Do Insiders Own Lots Of Shares In Hudson Global Inc (NASDAQ:HSON)?

If you want to know who really controls Hudson Global Inc (NASDAQ:HSON), then you’ll have to look at the makeup of its share registry. Institutions often own shares in more established companies, while it’s not unusual to see insiders own a fair bit of smaller companies. Warren Buffett said that he likes ‘a business with enduring competitive advantages that is run by able and owner-oriented people’. So it’s nice to see some insider ownership, because it may suggest that management is owner-oriented.

Hudson Global is a smaller company with a market capitalization of US$47m, so it may still be flying under the radar of many institutional investors. Taking a look at the our data on the ownership groups (below), it’s seems that institutions are noticeable on the share registry. Let’s delve deeper into each type of owner, to discover more about HSON.

Check out our latest analysis for Hudson Global

NasdaqGS:HSON Ownership Summary November 14th 18
NasdaqGS:HSON Ownership Summary November 14th 18

What Does The Institutional Ownership Tell Us About Hudson Global?

Institutions typically measure themselves against a benchmark when reporting to their own investors, so they often become more enthusiastic about a stock once it’s included in a major index. We would expect most companies to have some institutions on the register, especially if they are growing.

Hudson Global already has institutions on the share registry. Indeed, they own 50% of the company. This suggests some credibility amongst professional investors. But we can’t rely on that fact alone, since institutions make bad investments sometimes, just like everyone does. It is not uncommon to see a big share price drop if two large institutional investors try to sell out of a stock at the same time. So it is worth checking the past earnings trajectory of Hudson Global, (below). Of course, keep in mind that there are other factors to consider, too.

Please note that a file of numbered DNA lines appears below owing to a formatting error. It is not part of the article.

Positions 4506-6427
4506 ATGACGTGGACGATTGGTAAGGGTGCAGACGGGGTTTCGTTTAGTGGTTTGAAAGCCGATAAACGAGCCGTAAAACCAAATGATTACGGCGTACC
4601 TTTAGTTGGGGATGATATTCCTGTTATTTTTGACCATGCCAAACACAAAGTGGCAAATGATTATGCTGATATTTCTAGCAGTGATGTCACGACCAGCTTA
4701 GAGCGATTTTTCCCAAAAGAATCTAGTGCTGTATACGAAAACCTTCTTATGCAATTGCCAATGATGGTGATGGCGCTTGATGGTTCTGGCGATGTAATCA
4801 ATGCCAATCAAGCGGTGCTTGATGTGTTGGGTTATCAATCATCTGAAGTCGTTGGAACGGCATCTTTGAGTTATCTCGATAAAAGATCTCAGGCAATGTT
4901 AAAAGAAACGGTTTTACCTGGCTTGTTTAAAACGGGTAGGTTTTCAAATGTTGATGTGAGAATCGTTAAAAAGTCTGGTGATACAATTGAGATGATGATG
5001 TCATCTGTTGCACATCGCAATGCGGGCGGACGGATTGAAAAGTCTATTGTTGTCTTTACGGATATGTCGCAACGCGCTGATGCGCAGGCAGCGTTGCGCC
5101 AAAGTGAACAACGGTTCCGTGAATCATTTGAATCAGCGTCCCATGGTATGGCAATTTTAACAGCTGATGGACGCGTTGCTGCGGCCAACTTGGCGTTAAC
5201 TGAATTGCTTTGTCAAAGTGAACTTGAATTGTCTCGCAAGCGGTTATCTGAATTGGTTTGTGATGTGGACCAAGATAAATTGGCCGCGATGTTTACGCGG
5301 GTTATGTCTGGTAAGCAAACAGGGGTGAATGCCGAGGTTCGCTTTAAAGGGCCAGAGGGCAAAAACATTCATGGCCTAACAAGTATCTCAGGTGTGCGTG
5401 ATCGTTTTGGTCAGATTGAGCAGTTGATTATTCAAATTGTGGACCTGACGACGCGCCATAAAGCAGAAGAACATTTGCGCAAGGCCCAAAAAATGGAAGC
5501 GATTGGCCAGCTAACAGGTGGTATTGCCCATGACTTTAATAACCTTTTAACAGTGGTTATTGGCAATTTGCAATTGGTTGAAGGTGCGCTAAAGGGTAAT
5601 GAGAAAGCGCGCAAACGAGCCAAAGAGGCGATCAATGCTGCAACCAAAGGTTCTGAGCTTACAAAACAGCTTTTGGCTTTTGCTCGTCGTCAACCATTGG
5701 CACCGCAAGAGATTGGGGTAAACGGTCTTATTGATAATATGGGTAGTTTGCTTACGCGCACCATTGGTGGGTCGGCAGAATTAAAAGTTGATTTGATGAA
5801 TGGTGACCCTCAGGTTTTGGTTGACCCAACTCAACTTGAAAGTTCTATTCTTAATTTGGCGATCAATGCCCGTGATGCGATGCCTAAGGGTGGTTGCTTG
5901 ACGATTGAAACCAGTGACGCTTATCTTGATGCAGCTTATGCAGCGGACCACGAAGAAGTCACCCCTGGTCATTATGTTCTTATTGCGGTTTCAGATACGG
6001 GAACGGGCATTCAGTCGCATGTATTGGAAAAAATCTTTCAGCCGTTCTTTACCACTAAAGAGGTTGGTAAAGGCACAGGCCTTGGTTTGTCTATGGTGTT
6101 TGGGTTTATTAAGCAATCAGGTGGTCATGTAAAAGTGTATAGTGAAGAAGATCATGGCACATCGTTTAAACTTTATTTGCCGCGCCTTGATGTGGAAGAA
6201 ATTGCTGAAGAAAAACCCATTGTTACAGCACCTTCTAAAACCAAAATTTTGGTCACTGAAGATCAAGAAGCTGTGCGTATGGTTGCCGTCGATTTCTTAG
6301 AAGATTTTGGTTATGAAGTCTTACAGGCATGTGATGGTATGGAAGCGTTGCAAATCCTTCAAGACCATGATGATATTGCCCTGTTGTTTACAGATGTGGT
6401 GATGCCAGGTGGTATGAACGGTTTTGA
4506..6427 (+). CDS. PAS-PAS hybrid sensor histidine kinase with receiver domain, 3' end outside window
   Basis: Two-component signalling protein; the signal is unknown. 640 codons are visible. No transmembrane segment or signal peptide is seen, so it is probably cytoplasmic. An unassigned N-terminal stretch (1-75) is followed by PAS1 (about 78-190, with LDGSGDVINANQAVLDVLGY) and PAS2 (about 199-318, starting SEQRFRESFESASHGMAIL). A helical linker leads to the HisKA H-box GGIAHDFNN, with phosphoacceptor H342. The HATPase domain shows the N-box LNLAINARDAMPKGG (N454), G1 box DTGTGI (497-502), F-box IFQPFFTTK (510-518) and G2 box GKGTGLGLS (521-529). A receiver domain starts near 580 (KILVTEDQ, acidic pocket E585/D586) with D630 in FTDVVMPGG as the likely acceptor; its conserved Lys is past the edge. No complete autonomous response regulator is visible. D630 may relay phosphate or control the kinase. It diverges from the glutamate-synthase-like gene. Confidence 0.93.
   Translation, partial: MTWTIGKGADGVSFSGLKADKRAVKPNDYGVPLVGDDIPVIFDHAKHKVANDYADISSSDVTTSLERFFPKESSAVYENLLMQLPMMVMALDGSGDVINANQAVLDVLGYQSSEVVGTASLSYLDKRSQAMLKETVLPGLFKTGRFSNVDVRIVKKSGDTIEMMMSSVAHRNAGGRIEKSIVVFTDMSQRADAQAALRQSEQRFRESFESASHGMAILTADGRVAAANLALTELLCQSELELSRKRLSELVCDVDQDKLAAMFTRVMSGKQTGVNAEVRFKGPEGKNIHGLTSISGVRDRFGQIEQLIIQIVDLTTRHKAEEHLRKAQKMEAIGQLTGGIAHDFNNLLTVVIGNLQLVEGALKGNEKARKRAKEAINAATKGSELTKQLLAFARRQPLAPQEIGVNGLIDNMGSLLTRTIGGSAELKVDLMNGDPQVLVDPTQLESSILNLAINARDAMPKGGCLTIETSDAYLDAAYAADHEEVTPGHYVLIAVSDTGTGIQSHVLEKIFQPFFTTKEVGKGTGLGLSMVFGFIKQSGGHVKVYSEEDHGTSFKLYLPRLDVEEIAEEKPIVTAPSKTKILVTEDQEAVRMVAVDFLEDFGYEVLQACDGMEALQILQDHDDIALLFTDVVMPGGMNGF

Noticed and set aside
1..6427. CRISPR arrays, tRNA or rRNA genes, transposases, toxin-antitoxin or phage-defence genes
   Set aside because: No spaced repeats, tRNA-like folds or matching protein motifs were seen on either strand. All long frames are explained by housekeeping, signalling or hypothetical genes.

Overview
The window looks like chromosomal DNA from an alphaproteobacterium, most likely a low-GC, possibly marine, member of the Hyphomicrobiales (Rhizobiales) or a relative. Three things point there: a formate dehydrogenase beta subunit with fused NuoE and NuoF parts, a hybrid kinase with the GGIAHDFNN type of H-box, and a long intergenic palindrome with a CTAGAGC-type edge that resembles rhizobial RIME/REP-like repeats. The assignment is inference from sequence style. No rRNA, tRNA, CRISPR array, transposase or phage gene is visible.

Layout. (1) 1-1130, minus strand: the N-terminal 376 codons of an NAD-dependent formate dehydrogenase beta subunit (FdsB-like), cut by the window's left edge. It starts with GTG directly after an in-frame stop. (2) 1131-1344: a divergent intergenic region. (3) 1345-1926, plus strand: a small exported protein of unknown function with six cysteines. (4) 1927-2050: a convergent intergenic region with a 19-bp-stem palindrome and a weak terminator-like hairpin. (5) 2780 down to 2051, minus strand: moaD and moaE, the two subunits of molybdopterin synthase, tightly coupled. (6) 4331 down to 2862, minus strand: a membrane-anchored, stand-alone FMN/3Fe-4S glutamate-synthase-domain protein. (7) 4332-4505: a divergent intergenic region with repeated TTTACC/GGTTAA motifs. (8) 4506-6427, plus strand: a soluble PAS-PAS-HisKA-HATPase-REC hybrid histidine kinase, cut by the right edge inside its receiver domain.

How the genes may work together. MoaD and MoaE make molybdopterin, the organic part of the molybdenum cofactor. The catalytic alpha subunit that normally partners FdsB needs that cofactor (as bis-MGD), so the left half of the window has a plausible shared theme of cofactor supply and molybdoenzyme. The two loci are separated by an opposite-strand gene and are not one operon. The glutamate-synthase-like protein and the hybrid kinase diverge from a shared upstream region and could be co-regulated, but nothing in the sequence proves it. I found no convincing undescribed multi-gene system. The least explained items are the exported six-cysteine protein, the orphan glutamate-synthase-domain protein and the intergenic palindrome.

NasdaqGS:HSON Income Statement Export November 14th 18
NasdaqGS:HSON Income Statement Export November 14th 18

Investors should note that institutions actually own more than half the company, so they can collectively wield significant power. It looks like hedge funds own 12% of Hudson Global shares. That’s interesting, because hedge funds can be quite active and activist. Many look for medium term catalysts that will drive the share price higher. We’re not picking up on any analyst coverage of the stock at the moment, so the company is unlikely to be widely held.

Insider Ownership Of Hudson Global

The definition of an insider can differ slightly between different countries, but members of the board of directors always count. Management ultimately answers to the board. However, it is not uncommon for managers to be executive board members, especially if they are a founder or the CEO.

Most consider insider ownership a positive because it can indicate the board is well aligned with other shareholders. However, on some occasions too much power is concentrated within this group.

We can see that insiders own shares in Hudson Global Inc. In their own names, insiders own US$3.4m worth of stock in the US$47m company. It is good to see some investment by insiders, but I usually like to see higher insider holdings. It might be worth checking if those insiders have been buying.

General Public Ownership

With a 31% ownership, the general public have some degree of sway over HSON. While this group can’t necessarily call the shots, it can certainly have a real influence on how the company is run.

Next Steps:

While it is well worth considering the different groups that own a company, there are other factors that are even more important.

Many find it useful to take an in depth look at how a company has performed in the past. You can access this detailed graph of past earnings, revenue and cash flow .

Of course this may not be the best stock to buy. So take a peek at this free free list of interesting companies.

NB: Figures in this article are calculated using data from the last twelve months, which refer to the 12-month period ending on the last date of the month the financial statement is dated. This may not be consistent with full year annual report figures.

To help readers see past the short term volatility of the financial market, we aim to bring you a long-term focused research analysis purely driven by fundamental data. Note that our analysis does not factor in the latest price-sensitive company announcements.

The author is an independent contributor and at the time of publication had no position in the stocks mentioned. For errors that warrant correction please contact the editor at editorial-team@simplywallst.com.